of Medical Anthropology
15-17 Tavistock Place
My research to date has focused on issues related to diagnosis, contested conditions and chronic illness in the UK and other high-income societies. With a strong commitment to contemporary social theory, I am interested in how innovative social science might provide both critical insight and influence in aspects of contemporary biomedical practice.
I have become fascinated by the role of fluids, both inside and outside the body: how they relate to health, their general absence in medical anthropology and sociology accounts, and the extent to which their constant movement and flow might demand a new way to think about old problems. Together with Rebecca Lynch, work on blood & blood donation, a project on urinary incontinence, and preliminary work on human waste, are all serving as introductory cases to think with.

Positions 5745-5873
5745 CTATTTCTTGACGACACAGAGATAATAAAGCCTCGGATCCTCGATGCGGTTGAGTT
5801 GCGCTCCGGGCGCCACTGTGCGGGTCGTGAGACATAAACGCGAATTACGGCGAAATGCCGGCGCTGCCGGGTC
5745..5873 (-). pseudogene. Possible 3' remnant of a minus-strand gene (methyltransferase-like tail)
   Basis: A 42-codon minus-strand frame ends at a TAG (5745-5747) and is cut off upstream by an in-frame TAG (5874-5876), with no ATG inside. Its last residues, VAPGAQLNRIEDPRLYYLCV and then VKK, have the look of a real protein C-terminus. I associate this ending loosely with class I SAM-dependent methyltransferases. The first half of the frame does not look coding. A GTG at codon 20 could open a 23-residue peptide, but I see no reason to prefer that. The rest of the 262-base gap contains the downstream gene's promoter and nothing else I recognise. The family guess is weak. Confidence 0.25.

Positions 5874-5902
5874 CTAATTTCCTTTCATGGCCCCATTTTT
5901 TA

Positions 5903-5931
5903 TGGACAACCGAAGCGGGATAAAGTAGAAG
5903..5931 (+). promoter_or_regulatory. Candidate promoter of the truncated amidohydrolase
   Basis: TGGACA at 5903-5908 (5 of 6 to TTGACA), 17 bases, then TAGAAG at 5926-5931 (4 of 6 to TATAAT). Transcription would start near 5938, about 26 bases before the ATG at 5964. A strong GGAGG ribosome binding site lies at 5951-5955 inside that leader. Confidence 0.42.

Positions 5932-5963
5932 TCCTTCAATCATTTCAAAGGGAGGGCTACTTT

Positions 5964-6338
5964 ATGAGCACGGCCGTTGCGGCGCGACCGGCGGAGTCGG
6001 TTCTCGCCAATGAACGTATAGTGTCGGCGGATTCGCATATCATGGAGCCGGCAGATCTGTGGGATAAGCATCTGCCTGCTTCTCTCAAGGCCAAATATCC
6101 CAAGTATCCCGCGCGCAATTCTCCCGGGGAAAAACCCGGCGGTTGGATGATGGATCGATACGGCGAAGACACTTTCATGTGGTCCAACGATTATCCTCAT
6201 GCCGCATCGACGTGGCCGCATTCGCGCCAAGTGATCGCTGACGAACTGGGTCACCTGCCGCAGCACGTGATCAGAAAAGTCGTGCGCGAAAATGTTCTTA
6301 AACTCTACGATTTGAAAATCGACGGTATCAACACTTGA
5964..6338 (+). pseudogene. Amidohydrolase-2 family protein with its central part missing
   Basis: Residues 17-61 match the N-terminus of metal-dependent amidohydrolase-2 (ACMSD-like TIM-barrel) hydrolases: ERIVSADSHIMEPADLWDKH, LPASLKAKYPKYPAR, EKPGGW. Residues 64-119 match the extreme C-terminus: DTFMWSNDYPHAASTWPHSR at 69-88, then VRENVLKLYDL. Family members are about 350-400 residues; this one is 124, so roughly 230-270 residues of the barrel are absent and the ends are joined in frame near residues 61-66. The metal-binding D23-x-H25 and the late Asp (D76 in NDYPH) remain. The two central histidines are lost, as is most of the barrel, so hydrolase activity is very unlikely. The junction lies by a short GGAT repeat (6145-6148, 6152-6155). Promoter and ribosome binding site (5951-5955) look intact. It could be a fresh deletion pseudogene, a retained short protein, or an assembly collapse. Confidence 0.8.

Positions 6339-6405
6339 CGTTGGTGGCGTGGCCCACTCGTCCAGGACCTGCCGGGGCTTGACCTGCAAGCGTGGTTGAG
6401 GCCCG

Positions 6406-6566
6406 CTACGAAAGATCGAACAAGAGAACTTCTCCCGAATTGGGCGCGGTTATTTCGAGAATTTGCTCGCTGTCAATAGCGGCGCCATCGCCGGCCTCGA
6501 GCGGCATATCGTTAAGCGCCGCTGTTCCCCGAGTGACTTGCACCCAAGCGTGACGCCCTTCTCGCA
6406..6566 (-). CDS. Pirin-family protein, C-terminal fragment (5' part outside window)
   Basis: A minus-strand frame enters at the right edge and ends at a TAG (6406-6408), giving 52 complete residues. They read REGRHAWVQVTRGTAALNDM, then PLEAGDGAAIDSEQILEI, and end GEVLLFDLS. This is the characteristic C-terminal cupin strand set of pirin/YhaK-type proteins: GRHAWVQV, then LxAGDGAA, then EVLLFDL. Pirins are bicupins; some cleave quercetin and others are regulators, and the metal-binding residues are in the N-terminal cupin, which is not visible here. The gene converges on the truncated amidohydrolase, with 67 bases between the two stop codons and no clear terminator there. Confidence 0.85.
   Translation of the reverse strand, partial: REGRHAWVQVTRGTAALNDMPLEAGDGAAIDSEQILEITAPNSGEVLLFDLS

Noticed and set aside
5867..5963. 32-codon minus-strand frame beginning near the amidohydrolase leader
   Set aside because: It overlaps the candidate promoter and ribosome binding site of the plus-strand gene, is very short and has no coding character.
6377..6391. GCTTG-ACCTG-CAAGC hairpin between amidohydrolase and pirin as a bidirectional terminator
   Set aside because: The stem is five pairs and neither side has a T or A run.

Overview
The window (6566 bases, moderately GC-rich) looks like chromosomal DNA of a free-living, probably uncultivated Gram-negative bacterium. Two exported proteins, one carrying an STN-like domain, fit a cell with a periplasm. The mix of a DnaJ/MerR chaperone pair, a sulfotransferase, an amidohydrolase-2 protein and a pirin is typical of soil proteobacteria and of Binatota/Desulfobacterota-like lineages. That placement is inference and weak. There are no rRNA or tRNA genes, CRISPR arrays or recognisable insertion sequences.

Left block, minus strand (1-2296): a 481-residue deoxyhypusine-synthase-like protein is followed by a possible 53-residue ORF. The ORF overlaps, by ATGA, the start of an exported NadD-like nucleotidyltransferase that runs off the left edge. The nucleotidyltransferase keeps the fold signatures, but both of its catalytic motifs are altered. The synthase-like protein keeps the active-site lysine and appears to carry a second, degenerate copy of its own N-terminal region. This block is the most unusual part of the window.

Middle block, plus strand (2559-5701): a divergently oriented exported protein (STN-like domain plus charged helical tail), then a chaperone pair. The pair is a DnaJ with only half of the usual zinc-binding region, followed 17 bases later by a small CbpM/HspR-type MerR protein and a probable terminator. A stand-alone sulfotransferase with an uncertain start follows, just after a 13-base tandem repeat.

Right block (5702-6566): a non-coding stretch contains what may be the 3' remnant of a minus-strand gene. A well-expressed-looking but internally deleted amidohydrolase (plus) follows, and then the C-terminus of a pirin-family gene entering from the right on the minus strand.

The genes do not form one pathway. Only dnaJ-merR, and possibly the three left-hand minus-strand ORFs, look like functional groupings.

In parallel, my general interest in practice theory has recently led to an ESRC end of life project, called Forms of Care, with my colleages Annelieke Driessen and Dr Erica Borgstrom. Drawing on ethnographic research conducted amongst London palliative care teams, we are interested in whether 'not doing' and 'not saying' constitute a form of 'doing', and the extent to which they are often a silenced form of medical care.
I am the Faculty Reserach Degree Director and a member of the current ESRC Bloomsbury DTC Board. I am also driector of the new Faculty's Anthropology and Sociology hub, which will grow to become a lively place for collaboration, discussion and the showcasing of work that has a strong anthropology or sociology component.